President Donald Trump and NBC have a relationship that’s too close for comfort, according to one former star of the peacock network.
Kathy Griffin, who starred in NBC’s hit sitcom “Suddenly Susan” from 1996 to 2000, said comedians have a certain obligation to challenge authority figures.
“There seems to be some sort of relationship between NBC and Trump that’s not good. It’s not good,” Griffin told TheWrap in a wide-ranging interview Tuesday. “There is a lot of collusion between him still being able to do ‘The Apprentice,'” the comedian added.
“I worked at NBC for well over 10 years,” Griffin said. “Trust me — they can fire you.”
NBC famously severed its ties with Trump soon after the reality-show host launched his incendiary presidential campaign. But in December, it was reported that Trump would retain credit as executive producer of the revived reality series. His spokeswoman, Hope Hicks, confirmed last year that Trump has also maintained a financial interest in the franchise.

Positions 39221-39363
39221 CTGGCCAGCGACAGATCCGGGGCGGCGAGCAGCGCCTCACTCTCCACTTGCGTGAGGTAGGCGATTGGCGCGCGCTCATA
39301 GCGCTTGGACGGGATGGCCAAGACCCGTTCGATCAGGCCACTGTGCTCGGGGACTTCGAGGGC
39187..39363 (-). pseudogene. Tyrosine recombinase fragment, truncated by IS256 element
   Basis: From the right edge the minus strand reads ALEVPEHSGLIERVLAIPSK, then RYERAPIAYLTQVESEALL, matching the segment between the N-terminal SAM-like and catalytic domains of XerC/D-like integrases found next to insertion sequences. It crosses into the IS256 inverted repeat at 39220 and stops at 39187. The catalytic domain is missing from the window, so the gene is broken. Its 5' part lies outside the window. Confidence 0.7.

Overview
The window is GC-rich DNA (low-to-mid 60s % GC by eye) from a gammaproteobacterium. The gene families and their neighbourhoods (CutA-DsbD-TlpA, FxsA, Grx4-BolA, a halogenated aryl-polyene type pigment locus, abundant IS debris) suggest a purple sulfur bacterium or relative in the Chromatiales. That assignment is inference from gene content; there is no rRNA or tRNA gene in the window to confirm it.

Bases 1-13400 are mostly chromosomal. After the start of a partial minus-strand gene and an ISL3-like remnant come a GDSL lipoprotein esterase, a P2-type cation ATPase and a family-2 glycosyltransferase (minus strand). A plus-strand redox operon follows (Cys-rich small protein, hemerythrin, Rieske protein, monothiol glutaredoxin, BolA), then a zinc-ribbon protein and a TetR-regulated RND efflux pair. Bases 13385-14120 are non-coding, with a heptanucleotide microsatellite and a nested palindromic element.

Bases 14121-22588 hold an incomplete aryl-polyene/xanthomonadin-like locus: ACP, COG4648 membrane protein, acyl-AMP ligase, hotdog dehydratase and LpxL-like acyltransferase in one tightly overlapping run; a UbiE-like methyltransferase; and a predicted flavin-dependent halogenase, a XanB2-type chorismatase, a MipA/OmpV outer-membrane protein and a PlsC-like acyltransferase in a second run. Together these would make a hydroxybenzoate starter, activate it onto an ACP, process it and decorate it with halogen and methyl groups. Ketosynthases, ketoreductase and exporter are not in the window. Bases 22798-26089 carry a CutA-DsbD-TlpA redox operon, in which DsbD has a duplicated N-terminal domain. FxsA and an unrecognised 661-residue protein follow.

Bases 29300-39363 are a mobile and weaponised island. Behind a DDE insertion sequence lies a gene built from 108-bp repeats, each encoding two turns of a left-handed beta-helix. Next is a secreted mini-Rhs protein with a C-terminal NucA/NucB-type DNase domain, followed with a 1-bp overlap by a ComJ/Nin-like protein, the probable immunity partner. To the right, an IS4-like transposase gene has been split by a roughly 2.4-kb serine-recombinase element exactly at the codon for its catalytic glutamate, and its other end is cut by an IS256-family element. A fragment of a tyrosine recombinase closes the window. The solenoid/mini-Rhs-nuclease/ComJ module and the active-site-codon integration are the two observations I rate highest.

Griffin also took aim at “Tonight Show” host Jimmy Fallon, who was recently criticized by “Late Show” legend
“I do agree with him actually,” Griffin said about Letterman. “I do think that the Fallon moment wasn’t great.”
Griffin, who will receive the Vanguard award Sunday from the San Francisco Gay Men’s Chorus for her achievements in the LGBTQ advocacy, said that unlike reporters and members of the media who have to be impartial and objective comedians can take a more aggressive and biting stance, something she’s discussed with her fellow comedians.
“We’ve been talking about this a lot,” she told said. “Now truly is the time to speak up. I think most comics are hard-wired that way.”
“It can actually change people minds,” she added.
Watch the video above.